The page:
Extremely durable with features that make it possible to perform comprehensive workouts with bike and floor-based exercises. Large touchscreen monitor is 21.5 inches and is sweat-resistant. Has a heart rate monitor. Company provides access to trainers with paid membership for $29 per month. Available in two colors.
Quite expensive, so it will be out of reach for some shoppers.
Features 29 total programs: 12 profile, 9 heart-rate control, 4 custom, 2 fitness tests, 1 recovery test, 1 quick start. Offers 25 resistance levels. LCD display with media shelf. In-console speakers with MP3 input, USB charging and fan. Perimeter-weighted flywheel allows easy start-up and smooth pedaling. High-inertia drive system.
Some report computer-system glitches that stop workouts mid-cycle.
Comes with a built-in JRNY experience dashboard on a 16" or 22" touchscreen. Offers 100 resistance levels and has a Bluetooth heart-rate arm band. Comes with 3-pound dumbbells, and users say they're located in an accessible place. Workout experience is highly immersive and is appreciated by seasoned riders.
Membership required to access JRNY. Not ideal for beginners or infrequent users.
Smooth, magnetic resistance for a comfortable ride. Equipped with a full-color backlit LCD display, media rack, and Bluetooth LE heart rate armband. Designed to work with the Peloton and Zwift apps and enables class streaming.
Some complaints that the water bottle holder is not well-placed and is easy to knock your legs against.
Affordable. Large and easy-to-read LCD screen. Comfortable seat. Equipped with 8 resistance levels that adjust via an easy-to-reach knob. Simple to fold down for storage. Offers near-silent operation. Padded handlebars. One of few affordable models equipped with handlebar pulse grips for accurate heartrate monitoring.
Even at its highest setting, its seat may be too short for taller riders.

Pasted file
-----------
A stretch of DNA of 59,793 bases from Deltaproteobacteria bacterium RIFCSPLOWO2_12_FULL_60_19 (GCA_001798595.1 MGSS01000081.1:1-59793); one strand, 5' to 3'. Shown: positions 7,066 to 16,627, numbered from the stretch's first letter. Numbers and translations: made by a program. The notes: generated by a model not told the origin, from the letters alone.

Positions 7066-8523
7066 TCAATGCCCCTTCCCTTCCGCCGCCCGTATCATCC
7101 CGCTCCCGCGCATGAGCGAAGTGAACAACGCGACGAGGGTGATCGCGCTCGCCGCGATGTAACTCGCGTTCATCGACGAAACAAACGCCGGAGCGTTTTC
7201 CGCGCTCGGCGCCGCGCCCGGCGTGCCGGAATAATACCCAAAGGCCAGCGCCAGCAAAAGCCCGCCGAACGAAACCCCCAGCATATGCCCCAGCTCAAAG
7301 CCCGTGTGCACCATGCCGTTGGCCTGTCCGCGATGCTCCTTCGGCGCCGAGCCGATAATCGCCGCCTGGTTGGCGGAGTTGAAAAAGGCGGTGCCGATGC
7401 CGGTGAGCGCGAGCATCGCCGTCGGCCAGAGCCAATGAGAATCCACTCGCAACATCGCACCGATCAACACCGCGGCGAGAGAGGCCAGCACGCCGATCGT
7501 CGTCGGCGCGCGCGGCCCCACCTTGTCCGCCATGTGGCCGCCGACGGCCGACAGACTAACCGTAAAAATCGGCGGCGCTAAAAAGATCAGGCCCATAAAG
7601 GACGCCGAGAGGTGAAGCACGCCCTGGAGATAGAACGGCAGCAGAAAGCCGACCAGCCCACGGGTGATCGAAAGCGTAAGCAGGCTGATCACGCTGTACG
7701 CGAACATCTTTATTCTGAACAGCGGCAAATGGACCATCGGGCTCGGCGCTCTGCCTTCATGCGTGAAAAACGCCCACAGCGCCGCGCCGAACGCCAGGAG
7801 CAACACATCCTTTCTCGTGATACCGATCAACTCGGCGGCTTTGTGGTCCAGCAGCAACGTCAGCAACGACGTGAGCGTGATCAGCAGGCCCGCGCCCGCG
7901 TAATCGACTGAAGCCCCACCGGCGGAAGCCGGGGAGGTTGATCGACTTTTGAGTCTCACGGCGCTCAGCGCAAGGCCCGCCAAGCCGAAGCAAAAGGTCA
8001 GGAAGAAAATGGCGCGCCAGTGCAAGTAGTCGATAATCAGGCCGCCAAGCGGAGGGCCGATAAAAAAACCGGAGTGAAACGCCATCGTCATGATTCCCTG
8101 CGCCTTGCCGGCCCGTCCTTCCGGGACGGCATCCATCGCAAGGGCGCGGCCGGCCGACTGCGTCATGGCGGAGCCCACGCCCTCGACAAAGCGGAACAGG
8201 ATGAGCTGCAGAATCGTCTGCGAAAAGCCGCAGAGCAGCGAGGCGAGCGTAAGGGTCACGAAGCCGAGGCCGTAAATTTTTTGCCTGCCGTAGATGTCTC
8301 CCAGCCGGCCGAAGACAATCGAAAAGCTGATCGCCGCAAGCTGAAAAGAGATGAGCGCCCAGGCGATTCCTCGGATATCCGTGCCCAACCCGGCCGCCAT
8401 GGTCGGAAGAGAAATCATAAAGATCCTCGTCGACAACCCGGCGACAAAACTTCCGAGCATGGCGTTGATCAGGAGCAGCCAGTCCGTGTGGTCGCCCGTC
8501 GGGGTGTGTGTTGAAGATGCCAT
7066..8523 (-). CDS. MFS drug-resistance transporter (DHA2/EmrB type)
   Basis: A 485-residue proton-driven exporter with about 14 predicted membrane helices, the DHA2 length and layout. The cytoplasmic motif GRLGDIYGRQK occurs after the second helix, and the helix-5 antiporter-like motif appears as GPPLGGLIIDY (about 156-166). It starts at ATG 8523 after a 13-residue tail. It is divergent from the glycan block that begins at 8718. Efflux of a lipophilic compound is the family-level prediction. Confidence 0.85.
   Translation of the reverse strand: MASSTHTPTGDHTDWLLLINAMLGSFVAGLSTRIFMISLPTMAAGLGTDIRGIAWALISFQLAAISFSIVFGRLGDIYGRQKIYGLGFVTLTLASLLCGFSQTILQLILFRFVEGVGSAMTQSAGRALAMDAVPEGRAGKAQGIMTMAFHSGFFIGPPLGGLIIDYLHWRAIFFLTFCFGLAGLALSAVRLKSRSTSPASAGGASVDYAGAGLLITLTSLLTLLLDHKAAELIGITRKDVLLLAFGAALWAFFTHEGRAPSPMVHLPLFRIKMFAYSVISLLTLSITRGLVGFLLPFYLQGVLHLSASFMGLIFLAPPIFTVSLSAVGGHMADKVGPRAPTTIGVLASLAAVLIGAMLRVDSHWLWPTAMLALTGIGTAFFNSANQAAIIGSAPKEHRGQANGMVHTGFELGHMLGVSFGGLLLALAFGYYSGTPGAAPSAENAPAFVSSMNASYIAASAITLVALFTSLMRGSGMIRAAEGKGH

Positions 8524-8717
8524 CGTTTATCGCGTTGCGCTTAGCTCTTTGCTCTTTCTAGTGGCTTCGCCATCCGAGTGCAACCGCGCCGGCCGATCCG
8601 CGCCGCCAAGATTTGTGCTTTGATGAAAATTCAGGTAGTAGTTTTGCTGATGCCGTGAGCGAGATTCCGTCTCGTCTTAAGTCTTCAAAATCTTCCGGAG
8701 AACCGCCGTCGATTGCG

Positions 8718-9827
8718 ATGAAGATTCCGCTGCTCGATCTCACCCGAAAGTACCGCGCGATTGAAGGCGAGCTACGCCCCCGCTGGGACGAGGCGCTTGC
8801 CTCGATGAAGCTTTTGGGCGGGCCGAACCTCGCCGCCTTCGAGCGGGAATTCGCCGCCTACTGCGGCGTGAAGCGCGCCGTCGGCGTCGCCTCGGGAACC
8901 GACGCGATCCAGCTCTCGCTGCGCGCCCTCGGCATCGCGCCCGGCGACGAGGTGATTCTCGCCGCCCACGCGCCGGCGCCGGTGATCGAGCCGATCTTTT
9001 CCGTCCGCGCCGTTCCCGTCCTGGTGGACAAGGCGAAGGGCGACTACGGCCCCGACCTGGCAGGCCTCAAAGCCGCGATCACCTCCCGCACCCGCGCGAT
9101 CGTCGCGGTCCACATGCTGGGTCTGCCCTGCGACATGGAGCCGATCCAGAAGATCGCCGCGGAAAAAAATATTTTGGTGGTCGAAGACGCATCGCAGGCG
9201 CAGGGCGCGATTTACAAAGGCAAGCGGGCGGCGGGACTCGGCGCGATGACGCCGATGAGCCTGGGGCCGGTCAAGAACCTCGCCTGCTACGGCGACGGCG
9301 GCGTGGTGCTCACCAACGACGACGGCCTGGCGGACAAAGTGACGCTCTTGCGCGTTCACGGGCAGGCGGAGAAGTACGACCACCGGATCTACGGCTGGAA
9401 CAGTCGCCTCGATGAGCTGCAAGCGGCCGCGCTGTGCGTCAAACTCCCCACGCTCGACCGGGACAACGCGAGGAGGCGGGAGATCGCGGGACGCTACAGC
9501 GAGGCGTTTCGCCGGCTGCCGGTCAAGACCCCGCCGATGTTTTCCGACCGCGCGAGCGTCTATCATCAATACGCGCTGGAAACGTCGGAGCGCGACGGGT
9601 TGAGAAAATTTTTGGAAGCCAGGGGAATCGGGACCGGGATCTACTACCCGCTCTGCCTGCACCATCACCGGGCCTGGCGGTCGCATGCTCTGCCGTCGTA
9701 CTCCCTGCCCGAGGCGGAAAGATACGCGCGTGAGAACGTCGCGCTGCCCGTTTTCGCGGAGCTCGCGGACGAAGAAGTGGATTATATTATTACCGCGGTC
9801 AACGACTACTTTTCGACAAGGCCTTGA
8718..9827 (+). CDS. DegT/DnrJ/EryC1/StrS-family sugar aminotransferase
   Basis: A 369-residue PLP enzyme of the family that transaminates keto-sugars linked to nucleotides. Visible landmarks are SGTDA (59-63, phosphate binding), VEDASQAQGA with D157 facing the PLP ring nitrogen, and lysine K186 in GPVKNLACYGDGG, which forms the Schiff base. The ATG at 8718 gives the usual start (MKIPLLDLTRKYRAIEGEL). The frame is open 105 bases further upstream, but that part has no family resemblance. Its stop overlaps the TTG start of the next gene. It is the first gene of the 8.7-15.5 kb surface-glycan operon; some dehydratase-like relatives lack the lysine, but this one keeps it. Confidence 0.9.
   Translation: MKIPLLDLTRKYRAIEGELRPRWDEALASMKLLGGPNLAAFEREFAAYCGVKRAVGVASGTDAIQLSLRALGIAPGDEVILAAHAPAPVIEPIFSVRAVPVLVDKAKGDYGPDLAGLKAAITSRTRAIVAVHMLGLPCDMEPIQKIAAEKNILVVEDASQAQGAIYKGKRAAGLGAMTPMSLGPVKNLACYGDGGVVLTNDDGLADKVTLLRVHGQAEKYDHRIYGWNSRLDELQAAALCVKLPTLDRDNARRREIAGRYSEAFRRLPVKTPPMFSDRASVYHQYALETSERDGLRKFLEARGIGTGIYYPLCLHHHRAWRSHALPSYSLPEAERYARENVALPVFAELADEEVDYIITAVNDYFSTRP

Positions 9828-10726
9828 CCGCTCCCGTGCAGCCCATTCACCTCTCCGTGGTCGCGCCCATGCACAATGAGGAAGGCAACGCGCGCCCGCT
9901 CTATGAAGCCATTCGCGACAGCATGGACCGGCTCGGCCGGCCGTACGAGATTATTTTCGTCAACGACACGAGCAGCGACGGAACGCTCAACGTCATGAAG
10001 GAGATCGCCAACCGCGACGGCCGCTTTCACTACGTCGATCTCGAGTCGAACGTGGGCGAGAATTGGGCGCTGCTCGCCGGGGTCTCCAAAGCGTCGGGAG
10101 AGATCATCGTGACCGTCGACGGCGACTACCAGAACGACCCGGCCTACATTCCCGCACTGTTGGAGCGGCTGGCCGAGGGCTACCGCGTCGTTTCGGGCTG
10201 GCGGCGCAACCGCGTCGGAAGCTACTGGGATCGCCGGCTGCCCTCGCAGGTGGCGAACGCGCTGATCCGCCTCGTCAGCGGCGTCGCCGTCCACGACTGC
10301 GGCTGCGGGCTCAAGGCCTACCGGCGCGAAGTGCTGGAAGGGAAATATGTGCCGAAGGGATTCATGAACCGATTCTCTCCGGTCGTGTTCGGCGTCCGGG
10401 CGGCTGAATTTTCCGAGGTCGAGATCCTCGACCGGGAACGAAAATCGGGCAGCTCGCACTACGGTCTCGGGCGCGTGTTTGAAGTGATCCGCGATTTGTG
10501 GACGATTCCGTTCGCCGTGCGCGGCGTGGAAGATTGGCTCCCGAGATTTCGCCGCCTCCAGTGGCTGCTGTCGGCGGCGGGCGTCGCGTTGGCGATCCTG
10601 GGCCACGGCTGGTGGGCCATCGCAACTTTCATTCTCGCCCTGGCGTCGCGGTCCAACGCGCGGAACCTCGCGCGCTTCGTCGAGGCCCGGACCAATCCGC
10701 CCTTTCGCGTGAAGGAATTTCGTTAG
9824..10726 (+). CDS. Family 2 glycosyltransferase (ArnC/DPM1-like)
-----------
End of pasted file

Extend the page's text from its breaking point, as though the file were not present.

We recommend these products based on an intensive research process that's designed to cut through the noise and find the top products in this space. Guided by experts, we spend hours looking into the factors that matter, to bring you these selections.
Cardio workouts are a critical component of a healthy lifestyle, but activities like running can be hard on the joints. Cycling, however, is relatively easy on the knees, making an upright exercise bike an excellent addition to your home gym.
Upright exercise bikes are similar to street bikes in that they offer a traditional riding position without back support. A display or console in front keeps track of your workout stats so you can monitor how hard you’re working.
Perhaps best of all, upright exercise bikes are more affordable than many other types of exercise bikes. For casual users and those new to exercise bikes, an upright bike is an excellent choice. Our buying guide will help you determine what to look for in an upright exercise bike seat, pedals, handlebars, and resistance system. We have also included some specific upright exercise bike recommendations to make your shopping as easy as possible.
The nature of an upright exercise bike seat determines how comfortable it is to ride. Most upright bikes feature a larger seat with significant cushioning, but some low-end models have smaller, less comfortable seats.
Most seats are vertically adjustable so you get the right height. Some are also horizontally adjustable so you get the right positioning. Adjustability contributes to better posture while exercising.
Upright exercise bikes have a few different types of pedals. Low-end models tend to have bare pedals on which you simply place your feet. Others have a cage or loop on the pedals to help keep your feet in place. The latter are usually the most comfortable.
Upright exercise bikes typically have a tall handlebar post, resulting in an upright position when riding. Some have handlebars with a multi-grip design for flexibility. The handlebars themselves usually aren’t adjustable, but you can find some high-end models that allow you to move them vertically and horizontally.
Upright exercise bikes provide resistance as you’re pedaling to give you a better workout. Two main types of bike resistance are strap-based resistance and mechanical resistance.
Bikes with strap-based resistance feature a flywheel with a strap attached. When you tighten the strap, the bike’s resistance increases. Strap-based resistance bikes are usually more affordable, but they don’t hold up as well to repeated use.
Bikes with mechanical resistance feature pads at the top or sides of a flywheel. You can tighten the pads to increase clamp pressure and resistance. Mechanical resistance bikes can be noisy, though, and the pads can break down over time.
Number of resistance levels